2 Eric L. Talley, School of Law Boalt Hall, University of California, Berkeley. 3 Brian Gavin, The Blackstone Group L.P.

4 Timothy L. Barefield, Pershing Square Capital Management, L.P.; George J. Mazin, Dechert LLP; Gerald Rosenfeld, Rothschild North America. 5 George J. Mazin, Dechert LLP; Gerald Rosenfeld, Rothschild North America; Michael L. Wachter, University of Pennsylvania Law School; Edward B. Rock, University of Pennsylvania Law School; Brian Gavin, The Blackstone Group L.P.

Monitoring Hedge Funds: Investor Due Diligence

Deal Day in New York

spring 2006 and spring 2005

1 Saul A. Fox, Fox Paine & Company.

1 Michael J. Biondi, Lazard Frères & Co. LLC; left, Joseph D. Gatto, Goldman, Sachs & Co.

DEAL DAY in ISRAEL 25 May 2006 Tel Aviv, Israel Co-Sponsored by Institute for Law and Economics Kiryat Ono College of Law Office of the Delaware Secretary of State Moderators Zohar Goshen Columbia Law School and Academic College, Kiryat Ono Edward B. Rock University of Pennsylvania Law School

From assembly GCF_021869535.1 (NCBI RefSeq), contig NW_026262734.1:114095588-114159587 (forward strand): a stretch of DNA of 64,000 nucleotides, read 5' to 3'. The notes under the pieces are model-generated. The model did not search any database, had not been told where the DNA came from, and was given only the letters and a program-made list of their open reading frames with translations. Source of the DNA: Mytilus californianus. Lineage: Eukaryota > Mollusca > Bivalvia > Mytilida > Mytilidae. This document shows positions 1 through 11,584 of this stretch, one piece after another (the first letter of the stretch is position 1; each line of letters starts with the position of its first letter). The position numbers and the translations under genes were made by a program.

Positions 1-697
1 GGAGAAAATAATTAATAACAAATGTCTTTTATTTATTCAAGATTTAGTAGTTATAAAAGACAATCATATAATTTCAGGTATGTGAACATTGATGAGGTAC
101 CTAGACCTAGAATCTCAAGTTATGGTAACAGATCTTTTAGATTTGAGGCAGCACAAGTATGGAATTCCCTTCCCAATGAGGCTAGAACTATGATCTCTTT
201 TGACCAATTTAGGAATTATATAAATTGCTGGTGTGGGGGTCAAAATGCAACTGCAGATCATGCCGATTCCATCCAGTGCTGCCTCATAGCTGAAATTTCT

The 2002 Acquisition of Paradigm Geophysical by Fox Paine Presentation by Saul A. Fox Fox Paine & Company, LLC (California) Mitchell S. Presser Wachtell, Lipton, Rosen & Katz (New York) Eldad Weiss Paradigm Geophysical (Israel)

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Afternoon Session From Delaware to Israel The Role of a Specialized Business Court

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Deal Day in Israel

Morning Session What Are American Private Equity Firms Looking for in Israeli Companies?

Presentation by Brian Gavin Senior Managing Director The Blackstone Group L.P. Commentators Timothy L. Barefield Chief Operating Officer Pershing Square Capital Management, L.P. George J. Mazin Dechert LLP Gerald Rosenfeld Chief Executive Officer Rothschild North America

Deal Day

Delaware-Style Moot Court Hon. Stephen P. Lamb Vice Chancellor Delaware Chancery Court David C. McBride Young Conaway Stargatt & Taylor (Delaware) Donald J. Wolfe, Jr. Potter Anderson & Corroon LLP (Delaware) Panelists Hon. Aharon Barak President Supreme Court of Israel Hon. Myron T. Steele Chief Justice Supreme Court of Delaware Hon. Moshe Teri Chair Israel Securities Authority Theodore N. Mirvis Wachtell, Lipton, Rosen & Katz (New York)